The 24th Annual Southern Writers/Southern Writing Conference (SWSW) is a graduate student event hosted by the University of Mississippi from 19-21 July 2018. We welcome abstracts for paper and panel proposals that explore Southern literature, writers, culture, and key figures. The conference seeks to foster a multi-disciplinary environment, featuring graduate students with an interest in the U.S South. Potential topics for discussion include:
Intersections of Southern material culture, cultural identity, and literature
Re-defining the boundaries of the “South,” and considering the region in a global context
Do we need a new nuclear criticism? How can ecocritical frameworks and new archives and methods help us re-encounter “the nuclear” and re-asses its relationship to literature and culture?
The Secret Life of Crowds: Gender, Sexuality, and the Masses
Princeton University Department of Comparative Literature
April 5-7, 2018
Keynote speaker: Professor Klaus Theweleit
Modernist Studies Association Conference, Columbus, OH, Nov. 8-11, 2018
CFP: Suicidal Modernisms
In Andrew Bennett’s recently published Suicide Century (2017), the author writes that suicide “streams like a poison through the tainted life blood of the modernist literary canon.” And yet work on modernism and suicide is scarce; in fact, work on “literary suicidology” more generally has not matched the subject’s importance to our field. This panel would like to build on the work of Bennett and a few others (Al Alvarez, Jeffrey Berman) and examine the representation and non-representation of suicide in modernist texts.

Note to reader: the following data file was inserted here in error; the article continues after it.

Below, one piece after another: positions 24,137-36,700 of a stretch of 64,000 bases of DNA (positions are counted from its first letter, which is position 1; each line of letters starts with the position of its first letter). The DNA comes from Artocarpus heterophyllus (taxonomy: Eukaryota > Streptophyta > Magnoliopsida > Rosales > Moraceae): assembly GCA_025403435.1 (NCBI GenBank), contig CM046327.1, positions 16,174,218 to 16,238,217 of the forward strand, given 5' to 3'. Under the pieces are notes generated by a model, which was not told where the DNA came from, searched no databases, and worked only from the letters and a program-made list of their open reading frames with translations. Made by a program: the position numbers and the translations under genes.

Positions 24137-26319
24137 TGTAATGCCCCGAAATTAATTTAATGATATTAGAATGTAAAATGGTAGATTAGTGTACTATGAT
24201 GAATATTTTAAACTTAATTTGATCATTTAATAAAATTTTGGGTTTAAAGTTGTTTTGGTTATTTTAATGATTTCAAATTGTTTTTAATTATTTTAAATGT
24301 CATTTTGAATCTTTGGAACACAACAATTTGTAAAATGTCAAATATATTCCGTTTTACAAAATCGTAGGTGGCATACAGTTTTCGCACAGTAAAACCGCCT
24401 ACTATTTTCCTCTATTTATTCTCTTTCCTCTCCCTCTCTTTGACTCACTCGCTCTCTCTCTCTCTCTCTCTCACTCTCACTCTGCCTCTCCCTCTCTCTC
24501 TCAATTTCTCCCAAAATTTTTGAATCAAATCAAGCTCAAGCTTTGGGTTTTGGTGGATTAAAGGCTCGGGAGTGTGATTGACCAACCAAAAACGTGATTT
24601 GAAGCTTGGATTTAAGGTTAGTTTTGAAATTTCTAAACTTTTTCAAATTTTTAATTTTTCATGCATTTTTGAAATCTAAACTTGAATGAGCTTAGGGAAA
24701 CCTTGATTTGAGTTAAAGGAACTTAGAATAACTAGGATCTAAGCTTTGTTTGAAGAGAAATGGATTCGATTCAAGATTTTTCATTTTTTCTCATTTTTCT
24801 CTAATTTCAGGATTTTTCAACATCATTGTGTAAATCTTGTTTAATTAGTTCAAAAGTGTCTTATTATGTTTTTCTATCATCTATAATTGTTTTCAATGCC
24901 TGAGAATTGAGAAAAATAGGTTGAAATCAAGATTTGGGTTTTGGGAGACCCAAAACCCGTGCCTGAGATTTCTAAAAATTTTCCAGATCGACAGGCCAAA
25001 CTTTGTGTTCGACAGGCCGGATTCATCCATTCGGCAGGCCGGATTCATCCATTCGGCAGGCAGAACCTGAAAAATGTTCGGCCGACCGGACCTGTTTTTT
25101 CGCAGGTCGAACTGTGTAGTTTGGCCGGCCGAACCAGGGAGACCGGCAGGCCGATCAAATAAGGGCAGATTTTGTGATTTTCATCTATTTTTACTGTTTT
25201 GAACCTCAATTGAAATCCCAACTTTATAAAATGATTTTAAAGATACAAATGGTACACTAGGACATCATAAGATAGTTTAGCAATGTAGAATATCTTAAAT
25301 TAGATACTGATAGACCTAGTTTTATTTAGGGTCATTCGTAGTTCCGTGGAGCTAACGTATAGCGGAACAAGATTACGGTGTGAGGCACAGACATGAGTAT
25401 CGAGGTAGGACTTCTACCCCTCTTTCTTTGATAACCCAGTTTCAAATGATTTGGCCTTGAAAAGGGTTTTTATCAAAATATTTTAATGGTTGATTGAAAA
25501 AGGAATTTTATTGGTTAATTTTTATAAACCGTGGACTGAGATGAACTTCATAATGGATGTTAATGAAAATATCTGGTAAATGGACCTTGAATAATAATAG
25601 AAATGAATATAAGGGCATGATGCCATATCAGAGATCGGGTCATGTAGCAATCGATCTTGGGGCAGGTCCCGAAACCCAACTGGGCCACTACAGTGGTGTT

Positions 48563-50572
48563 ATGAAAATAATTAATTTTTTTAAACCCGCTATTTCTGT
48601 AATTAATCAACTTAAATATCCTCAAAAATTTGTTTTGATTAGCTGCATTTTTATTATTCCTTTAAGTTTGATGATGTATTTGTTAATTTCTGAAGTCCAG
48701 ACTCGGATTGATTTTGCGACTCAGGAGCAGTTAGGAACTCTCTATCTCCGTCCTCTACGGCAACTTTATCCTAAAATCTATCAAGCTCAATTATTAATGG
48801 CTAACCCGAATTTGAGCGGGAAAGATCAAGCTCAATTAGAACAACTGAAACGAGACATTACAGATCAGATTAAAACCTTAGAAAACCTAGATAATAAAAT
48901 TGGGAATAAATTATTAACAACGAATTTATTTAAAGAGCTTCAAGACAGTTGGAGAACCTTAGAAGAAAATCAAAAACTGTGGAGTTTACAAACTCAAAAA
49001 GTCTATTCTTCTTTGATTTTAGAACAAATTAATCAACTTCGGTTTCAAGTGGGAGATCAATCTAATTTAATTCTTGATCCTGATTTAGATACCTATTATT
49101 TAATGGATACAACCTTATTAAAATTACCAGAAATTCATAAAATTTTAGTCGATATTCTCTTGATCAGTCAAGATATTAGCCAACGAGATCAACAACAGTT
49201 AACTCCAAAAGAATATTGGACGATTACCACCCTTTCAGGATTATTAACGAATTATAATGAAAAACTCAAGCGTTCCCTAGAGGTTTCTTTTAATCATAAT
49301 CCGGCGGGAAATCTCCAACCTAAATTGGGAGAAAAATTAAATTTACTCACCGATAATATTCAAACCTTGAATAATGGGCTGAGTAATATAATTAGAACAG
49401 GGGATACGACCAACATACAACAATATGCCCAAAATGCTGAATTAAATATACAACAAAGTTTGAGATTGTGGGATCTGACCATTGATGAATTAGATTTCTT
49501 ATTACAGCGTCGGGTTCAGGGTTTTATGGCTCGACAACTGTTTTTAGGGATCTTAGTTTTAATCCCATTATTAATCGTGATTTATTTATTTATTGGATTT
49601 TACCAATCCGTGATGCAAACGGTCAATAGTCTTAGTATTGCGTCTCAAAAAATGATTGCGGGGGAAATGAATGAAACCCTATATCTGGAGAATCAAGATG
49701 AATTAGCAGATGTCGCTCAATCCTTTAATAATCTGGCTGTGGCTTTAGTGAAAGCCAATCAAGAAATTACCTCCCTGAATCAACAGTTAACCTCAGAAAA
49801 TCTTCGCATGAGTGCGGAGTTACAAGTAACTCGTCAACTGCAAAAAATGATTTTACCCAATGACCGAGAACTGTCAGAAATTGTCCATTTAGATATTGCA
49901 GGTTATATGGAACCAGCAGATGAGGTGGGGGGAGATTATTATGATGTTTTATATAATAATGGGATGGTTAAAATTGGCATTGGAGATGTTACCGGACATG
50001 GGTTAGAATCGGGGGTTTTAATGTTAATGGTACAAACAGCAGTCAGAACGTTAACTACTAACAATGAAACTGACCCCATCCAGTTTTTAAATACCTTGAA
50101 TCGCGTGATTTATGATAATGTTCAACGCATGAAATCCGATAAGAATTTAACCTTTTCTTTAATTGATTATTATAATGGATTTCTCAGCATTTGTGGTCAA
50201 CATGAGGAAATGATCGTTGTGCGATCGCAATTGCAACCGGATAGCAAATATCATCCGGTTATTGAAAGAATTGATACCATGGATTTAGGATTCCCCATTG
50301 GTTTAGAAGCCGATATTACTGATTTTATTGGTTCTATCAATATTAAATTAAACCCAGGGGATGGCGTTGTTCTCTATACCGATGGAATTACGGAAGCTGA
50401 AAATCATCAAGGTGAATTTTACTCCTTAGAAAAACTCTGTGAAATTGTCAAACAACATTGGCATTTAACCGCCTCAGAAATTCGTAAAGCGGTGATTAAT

CALL FOR PAPERS FOR EDITED BOOK ON INDIAN THEATRE
Abstracts are invited from academics and research scholars for a book which shall be an anthology of critical essays on the work of the following modern Indian dramatists: Asif Currimbhoy, Habib Tanvir, Mahesh Dattani, Girish Karnad, Vijay Tendulkar, Dharamveer Bharati, Mohan Rakesh, Badal Sircar and Mahesh Elkunchwar, Ratan Thiyam and Heisnam Kanhailal. The book will be jointly edited by Dr. Sushanta Bardhan, Associate Professor of English, Suri Vidyasagar College (University of Burdwan) and Dr. Debayan Deb Barman, Assistant Professor of English, THLH Mahavidyalay (University of Burdwan). It will be published with ISBN from a reputed international/national level publisher.
The 2018 General Call for Papers
Imagining Life After Death: Past, Present, and Future
The Fourth Graduate Conference on Religion
Thursday and Friday, May 10-11, 2018
University of California, Los Angeles
DEADLINE EXTENDED until February 2, 2018
Virginia Woolf and the Writing of History
8-10 November 2018
University of Rouen
With the collaboration of the University of Picardie - Jules Verne
And the Société d’Etudes Woolfiennes
The 2019 issues of the North Carolina Literary Review (NCLR) will feature African American literature of North Carolina. Submissions are due by August 31. In anticipation of this special feature topic, the editor is proposing a panel (or panels) at SAMLA of papers on African American writers of North Carolina, which will also be considered for publication in NCLR. Please send 300-word abstracts to Margaret Bauer, Editor at firstname.lastname@example.org by May 21.